Today, Rheinfels is one of the largest ruins on the River Rhine. In 1245, Count Diether von Katzenelnbogen gave orders for the hilltop castle near St. Goar to be built. Its lively court life made the toll castle a cultural centre on the Middle Rhine in the 14th and 15th centuries. In 1479, it passed into the possession of the Hessian landgraves.
In 1692, the siege of the fortress ended French attempts to expand their territory which were supported by Ludwig XIV. With a force of only 4,000 men, the Count of Görtz, a general of Landgrave Karl von Hesse-Kassel, defended the last German stronghold against an army of 28,000 soldiers. Thus, the well-contrived fortification system, which had been built around the medieval inner castle by Landgrave Karl and his predecessors in the 16th and 17th centuries, passed its ultimate test. The fortress sits far out on a rocky promontory making it almost impregnable against cannon attacks from the landward side.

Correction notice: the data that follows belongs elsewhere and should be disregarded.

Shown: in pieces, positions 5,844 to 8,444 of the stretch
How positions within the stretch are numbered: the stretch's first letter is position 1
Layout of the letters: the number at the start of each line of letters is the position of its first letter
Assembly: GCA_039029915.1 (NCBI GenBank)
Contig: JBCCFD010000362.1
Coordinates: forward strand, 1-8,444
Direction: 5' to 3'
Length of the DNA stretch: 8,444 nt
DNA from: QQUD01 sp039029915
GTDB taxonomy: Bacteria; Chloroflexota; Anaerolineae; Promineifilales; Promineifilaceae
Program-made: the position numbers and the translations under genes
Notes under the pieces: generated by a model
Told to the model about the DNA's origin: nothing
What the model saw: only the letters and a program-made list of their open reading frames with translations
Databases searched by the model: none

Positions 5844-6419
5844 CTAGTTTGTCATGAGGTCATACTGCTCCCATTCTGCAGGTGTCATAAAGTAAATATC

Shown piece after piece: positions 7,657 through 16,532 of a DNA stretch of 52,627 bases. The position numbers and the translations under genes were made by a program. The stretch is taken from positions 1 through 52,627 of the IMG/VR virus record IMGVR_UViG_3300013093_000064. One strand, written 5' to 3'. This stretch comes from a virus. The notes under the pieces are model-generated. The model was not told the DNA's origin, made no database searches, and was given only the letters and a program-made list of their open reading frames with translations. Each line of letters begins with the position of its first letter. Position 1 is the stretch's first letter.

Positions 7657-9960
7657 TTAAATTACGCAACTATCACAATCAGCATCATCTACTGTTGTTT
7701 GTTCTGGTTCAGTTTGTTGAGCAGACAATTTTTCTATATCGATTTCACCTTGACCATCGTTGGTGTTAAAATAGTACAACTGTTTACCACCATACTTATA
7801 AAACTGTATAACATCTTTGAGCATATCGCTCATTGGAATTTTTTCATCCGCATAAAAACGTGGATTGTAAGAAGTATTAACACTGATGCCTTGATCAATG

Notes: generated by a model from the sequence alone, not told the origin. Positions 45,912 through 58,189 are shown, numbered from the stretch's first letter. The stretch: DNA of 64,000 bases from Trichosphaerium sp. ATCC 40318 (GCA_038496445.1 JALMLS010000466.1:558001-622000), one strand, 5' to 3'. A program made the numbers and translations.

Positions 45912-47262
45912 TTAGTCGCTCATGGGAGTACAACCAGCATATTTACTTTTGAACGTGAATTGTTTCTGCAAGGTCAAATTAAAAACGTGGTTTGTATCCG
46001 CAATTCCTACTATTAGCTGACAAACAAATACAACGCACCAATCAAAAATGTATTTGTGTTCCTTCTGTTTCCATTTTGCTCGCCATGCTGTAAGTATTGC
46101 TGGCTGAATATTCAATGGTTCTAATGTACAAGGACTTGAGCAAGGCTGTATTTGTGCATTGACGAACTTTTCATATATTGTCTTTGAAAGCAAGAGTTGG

It is still possible to visit parts of the impressive and extensive mine gallery. In addition, the tunnels on the Rhine side and two forts have also survived. These few remains suffice to outline the original dimensions of the biggest Renaissance fortress on the Rhine.
In the 13th century, only a relatively small castle with a square layout was built. Count Wilhelm II von Katzenelnbogen added a number of buildings in the 14th century, including, among others, the women’s building which is three stories high and today houses the castle museum.
In 1843, the Prussian Crown Prince Wilhelm, who was to become Emperor Wilhelm I, bought the ruins but made no attempts to rebuild them. In the last century, some of the buildings were restored, and the former Fort Scharfeneck was turned into a hotel between 1970 and 1973.